I have had cause in the past to pooh-pooh our 1999 constitution and its half-hearted claim as a federal constitution in this column. This inadequacy is despite the glaring provisions in Section 2 Subsection 2 of 1999 constitution, which provides that: “Nigeria shall be a Federation consisting of states and a Federal Capital Territory”. As will be obvious on further reading, the constitution subsequently went ahead to decapitate the foundations upon which federalism is founded. Likened to Janus, the Roman two-faced god, it turned unitary in making provisions for the very foundations of a democratic state.
Two glaring examples of the weak foundations of this democratic state will suffice. I remember a helpless Governor Jonah Jang of Plateau State, lamenting the carnage as extremism ravaged community after community in his state. Despite receiving an advance notice of an attack on one of the community as the state chief security officer, he was helpless, when the then state commissioner of police failed to rouse the federal police on his instructions to action. Another was when the federal police connived with the Peoples Democratic Party to abduct one of their own, then Governor of Anambra state, and now Senator Chris Ngige. The Governor, a supposedly chief security officer of the state was temporary quarantined in a toilet by thugs, until a potentate federal authority was moved to show mercy.
Another major raid on federalism in the Nigerian Constitution is on the economy. According to the Governor of Central Bank Sanusi Lamido Sanusi, the Coordinating Minister for the Economy Dr. Ngozi Okonjo-Iweala and a host of other experts, many of the states of the federation are perennially bankrupt, and are unviable as a state. The 1999 constitution while listing nearly all the potential economic activities of a modern state as items under the exclusive legislative list in the Second Schedule of the constitution, which is exclusive to the federal authority, created 36 miniature states, as the federating units referred to in Section 2(2) of the constitution. With the economy in the federal pocket and several overbearing federal executive bodies created and listed in the Third Schedule to the constitution to oversee and overawe the miniature states, the name Federal Republic of Nigeria is aptly a huge joke.
K.C. Wheare, a renowned authority on federalism, apparently did not reckon with Nigeria when he wrote his book, entitled: Federalism. In the book, he had referred to Federalism as a “method of dividing powers so that the general and regional governments are each, within a sphere, coordinate and independent”. For a workable federalism, the learned author had envisaged a system where no level of government is able “to override the terms of agreement about the power and status which each is to enjoy”. He was, however, referring to a system where the constitution will provide that the national and state governments “are not subordinate to one another, but coordinate with each other”.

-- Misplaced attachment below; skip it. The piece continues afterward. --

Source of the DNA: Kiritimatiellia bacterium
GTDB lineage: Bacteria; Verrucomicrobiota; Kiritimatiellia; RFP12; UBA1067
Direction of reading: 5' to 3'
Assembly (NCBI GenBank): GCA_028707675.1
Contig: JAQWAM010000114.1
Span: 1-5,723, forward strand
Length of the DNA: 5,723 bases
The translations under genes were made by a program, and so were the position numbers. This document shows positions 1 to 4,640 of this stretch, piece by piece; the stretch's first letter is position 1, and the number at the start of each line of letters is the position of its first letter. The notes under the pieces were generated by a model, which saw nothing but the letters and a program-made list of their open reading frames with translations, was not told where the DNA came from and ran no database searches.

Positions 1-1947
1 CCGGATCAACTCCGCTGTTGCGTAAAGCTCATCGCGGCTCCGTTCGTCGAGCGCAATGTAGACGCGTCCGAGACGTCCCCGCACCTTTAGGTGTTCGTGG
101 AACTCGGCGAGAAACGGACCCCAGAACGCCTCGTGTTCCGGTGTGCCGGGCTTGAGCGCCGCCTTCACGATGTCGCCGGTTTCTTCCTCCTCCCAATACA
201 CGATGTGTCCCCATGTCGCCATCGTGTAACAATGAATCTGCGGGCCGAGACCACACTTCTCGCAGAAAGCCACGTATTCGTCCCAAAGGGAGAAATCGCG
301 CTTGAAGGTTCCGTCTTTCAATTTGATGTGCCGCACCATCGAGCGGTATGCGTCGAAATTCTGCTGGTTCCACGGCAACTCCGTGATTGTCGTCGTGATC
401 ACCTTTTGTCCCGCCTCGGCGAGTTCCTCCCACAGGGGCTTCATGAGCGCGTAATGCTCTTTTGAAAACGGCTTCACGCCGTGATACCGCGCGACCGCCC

Federalism in Nigeria obviously is different. First, the constitution is skewed against its major tenets, and secondly, the practitioners imbue the few federal provisions with human frailties, misrepresentations, fallacies, fraudulent intent and malice. The latest swindle is against the State of Osun and their revolutionary Governor Ogbeni Rauf Aegbesola. If the newspaper reports in the past week are correct, then the Governor should instead of defending himself against accusations of infraction of offences unknown to law, rather brief his lawyers to sue the authors of the verbiage for libelous publications. Unless, of course, we have sunk to a state of anomie; how on earth does the issue raised by the so called security report against the Governor now in the public domain constitute the necessary ingredients to prove the grave offence of planning to wage war against the state or secession?
According to the media reports, a leaked report of the State Security Service (SSS) allegedly accused the Governor of preparing Osun State to secede from Nigeria. One such step, according to the report, is the renaming of Osun State to ‘state of Osun’. To show how laughable this is, the peddlers have forgotten that all the states in Nigeria use all manner of alias, like State of Excellence, Coal City State, even Born to Rule state. I have also searched the constitution and have not seen where they wrote ‘Osun State’ instead of the mere listing of ‘Osun’ as one of the states in Nigeria. In the same light I have checked the exclusive legislative list in the second schedule to the constitution, to know whether coat of arms, anthem or flag are listed as items on which only the Federal Government can legislate; and they are not listed. I also know that the making of any of those totems does not constitute an offence under any federal or state law. So, what laws has the Governor breached to constitute a crime, or are we merely at the mercy of human whims and caprices?
I guess the federal authorities merely wanted to ruffle Governor Aregbesola for his outspokenness and independence of mind and action; not for infringing the law and that is why the battle is in the media instead of the courts. The idea that he wants to Islamise his state, for me, is the most dangerous spice in the Osungate scandal. Those in government and security services involved in attempting to set up a people against their Governor should pause to remember that the religious crisis in many Northern states stated as a political gimmick, but has since been hijacked by a thoroughly separatist movement – the Boko Haram; not the joke by the federal authorities against the state of Osun and their sagacious state Governor.